Being Mindful doesn’t mean you won’t ever show your a**
I just got irritated with a 1-800 customer service rep. That type of experience drives me crazy.
I can’t stand the automated lady asking me millions of questions. I can’t stand the scripted way the actual person talks to me. I just dislike the whole thing.
Sometimes I get frustrated & I react to it.
I’m sure I would cringe in embarrassment listening to a replay of today’s phone call.
I know better. I know how to be mindful in a situation like that.
I know how to be aware of the irritation rising up in me, to notice my thoughts, feelings & tension in my body.
I know how to take a pause & consciously respond instead of emotionally react.
I just don’t always do it.
Sometimes I go with my irritation, or an even a more intense reaction, & I show my a**.
(The urban dictionary says this is to act like a complete idiot, an a**hole, embarrassing in public)
Anytime I’m emotionally reactive, in a minor or major way, I feel terrible about it.
It’s been my lifelong pattern to beat myself up mercilessly & endlessly when I do anything that isn’t the ‘right thing to do’.
I began practicing mindfulness to heal the trauma that’s behind my reactive & self-loathing actions.
With this goal in mind, my practice naturally began as a means to accomplish something.
Learning to respond vs reacting is important to achieving this goal of healing.
I thought that if I could figure that out, if I could never be reactive, never show my a**, if I could do everything ‘right’, then I won’t ever feel bad about myself.
When I couldn’t do that, not being ‘mindfully responsive’ became another reason to beat myself up.
It took me a few years to realize this & see that I was approaching mindfulness as a means to an end, instead of as the continual practice & unfolding process that it is.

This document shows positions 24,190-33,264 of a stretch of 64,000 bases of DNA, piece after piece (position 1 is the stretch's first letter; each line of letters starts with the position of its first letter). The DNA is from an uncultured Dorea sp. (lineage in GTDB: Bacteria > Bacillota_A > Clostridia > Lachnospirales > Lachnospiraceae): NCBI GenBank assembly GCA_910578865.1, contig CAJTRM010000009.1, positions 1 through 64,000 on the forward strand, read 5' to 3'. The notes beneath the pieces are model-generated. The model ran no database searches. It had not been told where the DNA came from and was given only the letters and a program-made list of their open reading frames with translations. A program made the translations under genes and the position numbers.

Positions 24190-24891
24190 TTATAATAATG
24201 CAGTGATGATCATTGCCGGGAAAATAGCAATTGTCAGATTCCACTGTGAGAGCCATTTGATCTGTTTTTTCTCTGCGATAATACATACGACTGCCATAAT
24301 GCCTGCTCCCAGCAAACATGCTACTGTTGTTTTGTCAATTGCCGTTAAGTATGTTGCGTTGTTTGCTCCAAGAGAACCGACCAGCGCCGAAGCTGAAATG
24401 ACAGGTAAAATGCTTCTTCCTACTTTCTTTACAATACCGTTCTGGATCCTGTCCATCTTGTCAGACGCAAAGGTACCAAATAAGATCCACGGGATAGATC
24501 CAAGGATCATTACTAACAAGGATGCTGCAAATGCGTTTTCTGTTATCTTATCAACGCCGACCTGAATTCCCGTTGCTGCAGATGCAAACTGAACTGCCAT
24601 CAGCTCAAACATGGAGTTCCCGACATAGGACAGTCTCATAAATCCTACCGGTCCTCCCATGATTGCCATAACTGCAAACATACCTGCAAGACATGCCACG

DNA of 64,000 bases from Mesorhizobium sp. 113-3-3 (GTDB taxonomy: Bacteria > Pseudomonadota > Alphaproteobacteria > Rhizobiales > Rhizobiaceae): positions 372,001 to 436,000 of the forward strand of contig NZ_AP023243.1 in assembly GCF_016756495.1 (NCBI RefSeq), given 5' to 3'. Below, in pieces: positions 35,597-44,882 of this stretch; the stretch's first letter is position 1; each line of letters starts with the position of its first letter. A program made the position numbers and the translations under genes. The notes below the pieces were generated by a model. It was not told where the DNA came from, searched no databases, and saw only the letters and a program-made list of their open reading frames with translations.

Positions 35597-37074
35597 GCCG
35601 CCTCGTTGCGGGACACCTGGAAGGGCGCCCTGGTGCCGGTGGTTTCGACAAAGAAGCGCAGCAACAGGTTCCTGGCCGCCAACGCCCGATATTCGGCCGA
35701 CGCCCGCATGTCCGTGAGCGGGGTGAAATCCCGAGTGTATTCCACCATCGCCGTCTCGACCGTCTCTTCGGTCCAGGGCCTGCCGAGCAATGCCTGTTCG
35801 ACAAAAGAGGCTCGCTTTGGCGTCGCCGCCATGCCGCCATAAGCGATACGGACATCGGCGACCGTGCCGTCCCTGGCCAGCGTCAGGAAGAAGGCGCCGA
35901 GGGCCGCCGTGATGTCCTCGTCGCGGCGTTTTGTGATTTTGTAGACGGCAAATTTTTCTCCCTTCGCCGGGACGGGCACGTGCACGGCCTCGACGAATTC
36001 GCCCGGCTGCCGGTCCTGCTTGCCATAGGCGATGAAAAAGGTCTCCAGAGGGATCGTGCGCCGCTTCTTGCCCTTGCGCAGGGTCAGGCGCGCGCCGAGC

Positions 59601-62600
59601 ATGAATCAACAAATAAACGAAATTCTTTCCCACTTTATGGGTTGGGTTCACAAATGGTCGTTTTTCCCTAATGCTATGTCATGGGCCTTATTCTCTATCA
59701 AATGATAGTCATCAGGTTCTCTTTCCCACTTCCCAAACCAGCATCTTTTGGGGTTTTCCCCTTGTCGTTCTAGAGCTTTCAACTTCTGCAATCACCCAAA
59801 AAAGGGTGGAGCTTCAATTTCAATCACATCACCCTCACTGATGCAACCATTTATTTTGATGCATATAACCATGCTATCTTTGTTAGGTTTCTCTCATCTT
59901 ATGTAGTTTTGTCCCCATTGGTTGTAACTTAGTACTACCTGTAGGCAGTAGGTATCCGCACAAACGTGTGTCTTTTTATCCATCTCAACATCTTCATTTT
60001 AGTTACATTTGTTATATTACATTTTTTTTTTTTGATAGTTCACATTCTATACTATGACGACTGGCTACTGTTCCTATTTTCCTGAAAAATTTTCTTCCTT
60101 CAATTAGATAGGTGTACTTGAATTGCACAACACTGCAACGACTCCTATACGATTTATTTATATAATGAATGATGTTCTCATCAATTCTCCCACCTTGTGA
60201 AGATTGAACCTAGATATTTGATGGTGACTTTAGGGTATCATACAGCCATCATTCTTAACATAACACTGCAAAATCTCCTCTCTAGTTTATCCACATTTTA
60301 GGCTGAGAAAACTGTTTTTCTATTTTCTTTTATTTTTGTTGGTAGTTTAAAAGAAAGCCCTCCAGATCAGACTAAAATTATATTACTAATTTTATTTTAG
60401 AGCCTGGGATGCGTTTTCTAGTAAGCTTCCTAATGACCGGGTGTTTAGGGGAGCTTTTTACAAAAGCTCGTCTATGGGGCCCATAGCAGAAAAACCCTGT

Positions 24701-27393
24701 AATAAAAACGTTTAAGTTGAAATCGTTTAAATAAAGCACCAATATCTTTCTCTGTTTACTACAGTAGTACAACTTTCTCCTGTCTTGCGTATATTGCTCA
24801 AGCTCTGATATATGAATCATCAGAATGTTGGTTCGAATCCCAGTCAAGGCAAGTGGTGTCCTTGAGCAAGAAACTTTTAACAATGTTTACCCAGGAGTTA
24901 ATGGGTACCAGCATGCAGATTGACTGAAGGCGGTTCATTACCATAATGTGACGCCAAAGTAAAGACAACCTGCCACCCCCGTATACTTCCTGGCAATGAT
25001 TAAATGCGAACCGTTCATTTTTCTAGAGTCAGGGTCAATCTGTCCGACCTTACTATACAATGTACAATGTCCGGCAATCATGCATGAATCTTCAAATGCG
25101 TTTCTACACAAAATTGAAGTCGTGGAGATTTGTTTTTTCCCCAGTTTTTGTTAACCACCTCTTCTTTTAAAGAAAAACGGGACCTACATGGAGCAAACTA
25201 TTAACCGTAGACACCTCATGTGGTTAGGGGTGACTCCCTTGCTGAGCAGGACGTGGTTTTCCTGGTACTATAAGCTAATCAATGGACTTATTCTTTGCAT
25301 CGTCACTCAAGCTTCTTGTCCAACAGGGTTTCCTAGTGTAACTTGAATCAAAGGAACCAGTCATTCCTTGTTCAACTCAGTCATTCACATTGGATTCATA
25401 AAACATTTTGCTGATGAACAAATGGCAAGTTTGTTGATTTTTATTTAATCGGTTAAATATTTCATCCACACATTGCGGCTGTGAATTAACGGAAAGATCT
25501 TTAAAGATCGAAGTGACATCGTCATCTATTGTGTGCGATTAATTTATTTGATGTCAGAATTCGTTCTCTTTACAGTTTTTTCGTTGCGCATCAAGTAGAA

I was also missing one of the most vital parts of any mindfulness practice, or in my opinion, life.
Compassion for yourself & others is one of the most important choices you can make.
This is what allows you to accept & forgive yourself for your mistakes & your flaws.
It also allows you to do that for others.
Compassion helps you to be emotionally present & accept what is.
When you have empathy for yourself and for others there are less situations to ruminate over or worry about.
Self-compassion used to be a foreign concept to me.
Until recently I didn’t know what it felt like & I didn’t know how to give it to myself.
I thought that I only deserved compassion if someone else gave it to me first.
I couldn’t accept myself when I wasn’t my best, if others didn’t accept or understand me.
When I saw my lack of self-compassion, I realized how deeply it was impacting my life.
I made a conscious decision to cultivate it within me.
The first time I truly felt it, a whole new aspect of life was revealed to me.
I realized how completely free & capable I am to be on my own side now matter what.
I don’t know if I’m ever going to get to a point where I never show my a** again.
But I think I will get to a place where my self-compassion will make it ok if I do.
xoxo ~ Katie
p.s. Have you been compassionate to yourself today? Try to say a few kind, accepting, caring words to yourself before you go to sleep tonight. Begin to groove the habit of self-compassion.